Something that the film does well is that despite being on opposite sides, it is clear that both sides are attempting to do what they believe is right. The JSA may not like how Adam does things, but they recognize what he means to the oppressed people of Kahndaq. He represents hope, especially given how ignored the city has been by other heroes prior to Black Adam’s appearance. And while Black Adam prefers to do things his way, he also recognizes that he is far from a hero and that his rage presents a legitimate threat to those he is trying to protect. Despite their differences, they are forced to work together to accomplish a common goal. What is enjoyable is watching them clash as they work to achieve this goal.
Without doubt, Black Adam is the premier movie of the season and is destined for a landslide blockbuster win this weekend. While the aforementioned hiccups do affect the overall story quality, making it a good movie instead of a great one, the collective star power of Dwayne Johnson and inclusion of a classic superhero group is enough to make the film a must-see. And make sure you stick around during the credits, as there is an additional scene that features the return of a beloved character and sets up hope for the future for the DC Extended Universe.
Black Adam is presented in its original aspect ratio of 2.39:1. The ultra-high-definition image presentation is arrived at with an HEVC codec at an average of 50-55 mbps. While the film wasn’t quite what I was hoping for, this ultra-high-definition image presentation looks really good. There’s wonderful contrast here that brings to vivid life the differences between bright flames and the darkness of the underground world where some of the action takes place. The lines between bright and dark are quite stark. Black levels are deep with great shadow definition when they want it. They do some hiding in the shadows tricks, which are intentional, but when you get the big reveals they are nothing short of dynamic. Colors pop, mostly in some of the hero costumes with a lot of love to the gold on Dr. Fate’s helmet and Hawkman’s costume with neat red highlights on the wings. The CG material blends nicely with the live action to create a seamless, nearly perfect image presentation. Detail stands out on the monitors and controls of the cruiser and in the fine nuances of the costumes and production design.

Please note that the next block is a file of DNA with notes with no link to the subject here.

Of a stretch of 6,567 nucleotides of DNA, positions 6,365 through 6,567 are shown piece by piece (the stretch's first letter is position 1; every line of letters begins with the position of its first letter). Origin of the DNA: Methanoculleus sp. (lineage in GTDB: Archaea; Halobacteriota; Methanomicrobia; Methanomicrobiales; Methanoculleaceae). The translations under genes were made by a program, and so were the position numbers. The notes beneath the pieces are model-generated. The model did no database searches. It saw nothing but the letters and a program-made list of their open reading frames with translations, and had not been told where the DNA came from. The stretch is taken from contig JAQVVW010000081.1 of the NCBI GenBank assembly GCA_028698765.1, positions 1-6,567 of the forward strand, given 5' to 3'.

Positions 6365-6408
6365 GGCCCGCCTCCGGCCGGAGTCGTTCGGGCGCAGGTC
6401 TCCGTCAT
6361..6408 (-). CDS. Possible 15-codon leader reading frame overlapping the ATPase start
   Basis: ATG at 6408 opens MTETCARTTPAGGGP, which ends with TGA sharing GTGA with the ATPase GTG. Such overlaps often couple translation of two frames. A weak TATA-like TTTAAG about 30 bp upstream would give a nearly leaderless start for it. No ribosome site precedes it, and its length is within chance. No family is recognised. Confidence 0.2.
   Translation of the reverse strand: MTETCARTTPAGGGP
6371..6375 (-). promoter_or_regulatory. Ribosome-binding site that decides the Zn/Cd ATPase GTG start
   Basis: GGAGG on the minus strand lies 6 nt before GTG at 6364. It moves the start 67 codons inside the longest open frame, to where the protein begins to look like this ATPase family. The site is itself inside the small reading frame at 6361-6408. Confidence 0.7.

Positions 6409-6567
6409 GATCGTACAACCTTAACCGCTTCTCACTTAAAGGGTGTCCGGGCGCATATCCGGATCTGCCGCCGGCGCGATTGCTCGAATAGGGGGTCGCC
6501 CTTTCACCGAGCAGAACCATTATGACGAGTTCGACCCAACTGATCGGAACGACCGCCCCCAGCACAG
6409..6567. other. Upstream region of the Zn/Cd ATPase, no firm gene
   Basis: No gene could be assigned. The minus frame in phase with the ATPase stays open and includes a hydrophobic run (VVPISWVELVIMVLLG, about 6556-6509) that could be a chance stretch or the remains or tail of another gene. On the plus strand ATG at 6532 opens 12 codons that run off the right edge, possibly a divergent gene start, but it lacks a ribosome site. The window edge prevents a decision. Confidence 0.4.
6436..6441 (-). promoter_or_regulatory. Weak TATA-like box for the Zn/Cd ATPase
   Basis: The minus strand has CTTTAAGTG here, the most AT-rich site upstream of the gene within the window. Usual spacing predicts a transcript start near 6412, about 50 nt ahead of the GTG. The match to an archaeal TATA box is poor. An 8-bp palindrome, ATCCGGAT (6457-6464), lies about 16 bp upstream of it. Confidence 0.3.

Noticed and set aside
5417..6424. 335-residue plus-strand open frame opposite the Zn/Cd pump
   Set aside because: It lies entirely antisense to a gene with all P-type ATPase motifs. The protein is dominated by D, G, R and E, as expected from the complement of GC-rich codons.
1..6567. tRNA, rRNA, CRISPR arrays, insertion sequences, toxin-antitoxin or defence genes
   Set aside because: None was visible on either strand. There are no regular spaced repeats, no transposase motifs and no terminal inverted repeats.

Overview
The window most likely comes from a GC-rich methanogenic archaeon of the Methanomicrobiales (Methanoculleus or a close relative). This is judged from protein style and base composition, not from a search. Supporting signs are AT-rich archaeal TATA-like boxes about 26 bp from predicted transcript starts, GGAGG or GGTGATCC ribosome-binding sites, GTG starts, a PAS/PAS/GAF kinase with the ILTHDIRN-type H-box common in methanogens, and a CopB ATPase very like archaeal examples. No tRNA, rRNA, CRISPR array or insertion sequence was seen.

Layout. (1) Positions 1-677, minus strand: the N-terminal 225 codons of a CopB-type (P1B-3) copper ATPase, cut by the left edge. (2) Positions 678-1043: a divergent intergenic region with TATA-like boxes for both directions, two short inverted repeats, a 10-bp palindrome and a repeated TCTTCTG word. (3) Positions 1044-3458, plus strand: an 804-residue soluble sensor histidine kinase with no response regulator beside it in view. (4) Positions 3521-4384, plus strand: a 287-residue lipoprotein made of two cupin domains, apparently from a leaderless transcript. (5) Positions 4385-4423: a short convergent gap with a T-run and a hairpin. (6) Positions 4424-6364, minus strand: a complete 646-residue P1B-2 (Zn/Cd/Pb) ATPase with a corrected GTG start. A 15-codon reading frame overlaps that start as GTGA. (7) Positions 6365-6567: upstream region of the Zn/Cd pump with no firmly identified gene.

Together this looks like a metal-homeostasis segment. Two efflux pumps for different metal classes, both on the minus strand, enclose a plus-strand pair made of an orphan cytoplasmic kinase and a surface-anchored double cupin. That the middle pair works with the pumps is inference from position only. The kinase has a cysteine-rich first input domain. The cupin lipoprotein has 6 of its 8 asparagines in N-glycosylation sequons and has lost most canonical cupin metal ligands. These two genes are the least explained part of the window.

The Dolby Atmos opens to a nice 7.1 track if you’re not fully integrated. There’s a lot of pop here, and that’s to be expected with all of the action provided here. Subs will give you room-shaking visceral experience, while the surrounds wrap you up in a complex world of sights and sounds. Through all of this Rock’n (see what I did there?) you still get perfectly placed dialog that cuts through the most manic of moments. The score is often cranked up to 11 but never steps on the action or dialog. The audio and image presentations here are equipment show-off level.
The extras are found on the Blu-ray copy of the film.
The History Of Black Adam: (10:08) Sarah Shahi hosts this look back on the comic book history of the character from a villain to an anti-hero.
Who Is The Justice Society: (14:15) As much as this is a Black Adam film, it’s also really the first Justice Society film, and I think that’s where the real strength can be found. Aldis Hodge leads us on a discovery of who the Justice Society is and focuses on the members featured in the film. The provided clips offer plenty of behind the scenes moments.
From Soul To Screen: (6:09) Johnson leads this one, just as he led the effort to bring this character to the screen. He tells us about his love for the character at a young age and his many-years-long fight to get the film made.
A Flawed Hero: (5:09) This one offers a profile on the film version of Black Adam and the tone of the film.
New Tech In An Old World: (4:49) A look at some of the tech used to bring the film alive including: motion-control rigs, LED screens, water tech, and set designs.
Taking Flight: (3:32) Back when Richard Donner brought Superman to the screen in 1978 and pretty much invented the comic book movie, he promised us that we would believe that a man can fly. Check out how they did it 45 years later.
Kahndaq – Designing A Nation: (6:27) See how this fictional nation was created through production design, sets, locations, props, and CGI.
The ROCK Of Eternity: (5:54) A behind-the-scenes look at one of the most impressive sets in the film and all of the elements that brought it together.
Costumes Make The Hero: Your typical costume feature.
A New Type Of Action: (6:38) Cast and crew guide us through the film’s stunt work. it’s kind of cool to see the standing platform they made for Johnson so it looks like he’s gliding from place to place. It’s a custom device that I think we’ll see more of.
A lot has changed over at Warner/DC since this movie was filmed. Dwayne Johnson fought long and hard for the film, and he was also fighting for Henry Cavill’s cameo in the stinger back as Superman. He fought for that and for a future Superman film with Cavill with the goal being a Superman/Black Adam showdown. He and Cavill made social media posts, and everyone was celebrating, but a few things have now happened that have all but guaranteed none of these future plans will come together. Warner Brothers merged with Discovery, and they went on a huge cost-cutting move. It includes axing the already finished Batgirl film in order to take a write-off. James Gunn joined a two-man new executive team to handle all DC properties in the future. They pretty much stopped all of the future DCU plans except those coming this year. Everything else is on hold or is being killed. The announcement was made that Cavill won’t be back as Supes, and Black Adam is pretty much finished. A lot of that had to do also with the horrible box office for Black Adam. It made under $400 million worldwide on a budget of nearly $250 million plus marketing. These discs will improve those numbers, but not enough to change these plans over the next decade, at least. I feel bad for Johnson. I don’t think he ever put more into a film or franchise in his entire career, and it must sting. Enter your Scorpion King jokes in the comments section.